One of the wonderful aspects of high schools as institutions is that they provide for students opportunities for involvement in something that speaks to their creative nature.
As I walk the halls before and after school, I am constantly amazed by the variety of activities I witness – dance, basketball, theater, soccer, band, choir, football, debate, art, swim, creative writing – there are so many. And I’m so encouraged when I witness these types of activities, which engage the mind and spirit in a different way than traditional academics, because they are so essential to the exploration of identity and help move us towards a more complete understanding of ourselves and what it is to be human. I am also pleased to see so many students from so many walks of life participating communally in something, fostering the ties that bind.
But what has been so perplexing and concerning to me lately is the question of what happens to these students after high school in relation to these expressive activities? Where will they find the outlets for creativity that they once enjoyed?
Of course, some will go to four-year universities and they might find organizations that cater to their particular creative passion, but that’s not the large majority of students. But even those who do go to a university, then enter the workforce, will eventually find themselves in the same situation as students who don’t, which is a workaday life that is completely impoverished when it comes to engaging with creativity.
Once a person enters the workforce, no matter the job or level of degree attained, they will generally find that a third of their life is occupied by work, and that another third is occupied by sleep, which leaves only a third for everything else. And that all-important last third is so full, so scheduled, that time for creativity and the exploration of personhood is often left to the wayside like so much rubbish.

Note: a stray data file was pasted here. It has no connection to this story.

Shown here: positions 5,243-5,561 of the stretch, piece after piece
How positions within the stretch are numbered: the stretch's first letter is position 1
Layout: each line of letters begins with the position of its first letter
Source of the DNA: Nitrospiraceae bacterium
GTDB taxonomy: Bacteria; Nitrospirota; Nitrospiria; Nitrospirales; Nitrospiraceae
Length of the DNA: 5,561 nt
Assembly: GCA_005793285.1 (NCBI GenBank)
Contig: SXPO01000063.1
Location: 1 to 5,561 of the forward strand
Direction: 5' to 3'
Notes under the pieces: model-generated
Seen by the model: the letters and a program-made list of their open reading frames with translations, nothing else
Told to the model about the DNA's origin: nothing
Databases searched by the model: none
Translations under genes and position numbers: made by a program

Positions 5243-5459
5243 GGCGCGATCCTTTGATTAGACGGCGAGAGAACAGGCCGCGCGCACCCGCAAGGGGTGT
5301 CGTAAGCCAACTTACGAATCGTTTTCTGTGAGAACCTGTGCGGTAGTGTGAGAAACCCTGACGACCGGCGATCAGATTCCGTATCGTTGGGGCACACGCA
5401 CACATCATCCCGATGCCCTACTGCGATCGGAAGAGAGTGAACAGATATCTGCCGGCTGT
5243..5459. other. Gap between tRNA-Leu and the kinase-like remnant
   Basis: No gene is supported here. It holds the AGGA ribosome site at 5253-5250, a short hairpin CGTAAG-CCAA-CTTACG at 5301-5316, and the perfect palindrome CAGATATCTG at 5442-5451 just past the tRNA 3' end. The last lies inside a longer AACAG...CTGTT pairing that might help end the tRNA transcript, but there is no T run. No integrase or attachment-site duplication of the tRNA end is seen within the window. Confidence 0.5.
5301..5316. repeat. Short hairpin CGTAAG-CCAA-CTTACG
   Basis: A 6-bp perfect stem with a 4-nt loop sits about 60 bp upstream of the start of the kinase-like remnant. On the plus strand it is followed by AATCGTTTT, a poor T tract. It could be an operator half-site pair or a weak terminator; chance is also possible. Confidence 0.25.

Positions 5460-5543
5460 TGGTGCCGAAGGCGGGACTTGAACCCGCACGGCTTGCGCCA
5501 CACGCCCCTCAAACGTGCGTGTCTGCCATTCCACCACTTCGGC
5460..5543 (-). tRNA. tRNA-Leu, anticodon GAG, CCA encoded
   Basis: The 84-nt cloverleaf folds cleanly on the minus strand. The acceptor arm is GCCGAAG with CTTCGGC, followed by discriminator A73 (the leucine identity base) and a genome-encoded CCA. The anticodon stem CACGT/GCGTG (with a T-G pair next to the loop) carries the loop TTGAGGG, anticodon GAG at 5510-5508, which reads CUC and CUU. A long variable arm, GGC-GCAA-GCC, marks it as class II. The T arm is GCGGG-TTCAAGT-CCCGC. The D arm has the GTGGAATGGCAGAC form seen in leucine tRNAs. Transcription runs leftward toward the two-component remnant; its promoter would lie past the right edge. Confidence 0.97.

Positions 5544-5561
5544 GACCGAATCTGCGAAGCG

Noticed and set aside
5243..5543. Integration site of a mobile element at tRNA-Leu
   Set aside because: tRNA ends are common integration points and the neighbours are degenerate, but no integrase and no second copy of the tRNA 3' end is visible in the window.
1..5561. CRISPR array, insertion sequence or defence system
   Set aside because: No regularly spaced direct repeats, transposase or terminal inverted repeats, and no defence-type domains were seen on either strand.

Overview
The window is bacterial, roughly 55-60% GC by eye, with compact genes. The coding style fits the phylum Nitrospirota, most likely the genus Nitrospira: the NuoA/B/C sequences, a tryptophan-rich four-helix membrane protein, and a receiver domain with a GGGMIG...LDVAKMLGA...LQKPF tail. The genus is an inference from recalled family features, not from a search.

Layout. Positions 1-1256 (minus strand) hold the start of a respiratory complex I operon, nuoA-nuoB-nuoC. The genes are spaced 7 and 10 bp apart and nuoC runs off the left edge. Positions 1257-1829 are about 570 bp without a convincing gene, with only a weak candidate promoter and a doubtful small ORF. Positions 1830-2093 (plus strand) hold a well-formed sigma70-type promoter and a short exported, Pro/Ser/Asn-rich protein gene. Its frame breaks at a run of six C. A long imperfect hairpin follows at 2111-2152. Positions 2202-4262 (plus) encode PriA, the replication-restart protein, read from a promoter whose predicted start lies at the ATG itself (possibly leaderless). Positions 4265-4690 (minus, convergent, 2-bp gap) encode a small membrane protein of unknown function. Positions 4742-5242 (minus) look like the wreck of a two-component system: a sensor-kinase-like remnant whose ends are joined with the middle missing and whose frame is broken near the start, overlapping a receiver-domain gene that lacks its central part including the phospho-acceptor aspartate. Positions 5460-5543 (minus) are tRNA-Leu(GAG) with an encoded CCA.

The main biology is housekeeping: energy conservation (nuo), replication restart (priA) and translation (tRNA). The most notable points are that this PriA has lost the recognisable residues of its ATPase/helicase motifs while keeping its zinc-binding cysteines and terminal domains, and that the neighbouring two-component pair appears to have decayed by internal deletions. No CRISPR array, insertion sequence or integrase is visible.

Sometimes this is because it has been worked out of us and we are exhausted. Often it is just the furious nature of life which allows no time to simply “be.” It’s the grocery shopping, the cooking, the work we bring home with us, the absurd and relentless drive to provide perceived exceptional opportunities for our children. And there are times when we even bring it onto ourselves, becoming immersed in the magical little boxes that are our phones, and after we put them down, we look at the clock and say, “where did the time go?”
There are, of course, jobs that do foster creativity, that are rich and fulfilling and speak to our authentic selves; jobs that people genuinely love for the job itself is their passion, but that is hardly everybody. In fact, that is not remotely the majority. And so what we end up with is a population parched for creativity, aching for just having time to simply be still, and ultimately both individuals and our society are less for it.
So what is the answer to this? I don’t know. The problem is one part how our society is structured and the expectations we feel we need to fulfill. The other part is that, somehow, I think creativity is ruthlessly driven from us by society. Rather than cultivating it, after high school, we have to go looking for it. Creativity is not a part of life, but rather a pleasant pastime that we see as separate, and society has allowed it to be viewed this way.
So I guess the only option, if society isn’t going to change (even if it did, change comes slowly) is that we must make an effort to find these times of peace to participate in creative activities. Actually, maybe “find” is too passive. Maybe we prioritize our time and make it as essential as any other daily activity, or at least once or twice a week. We prioritize so many other things that are less important.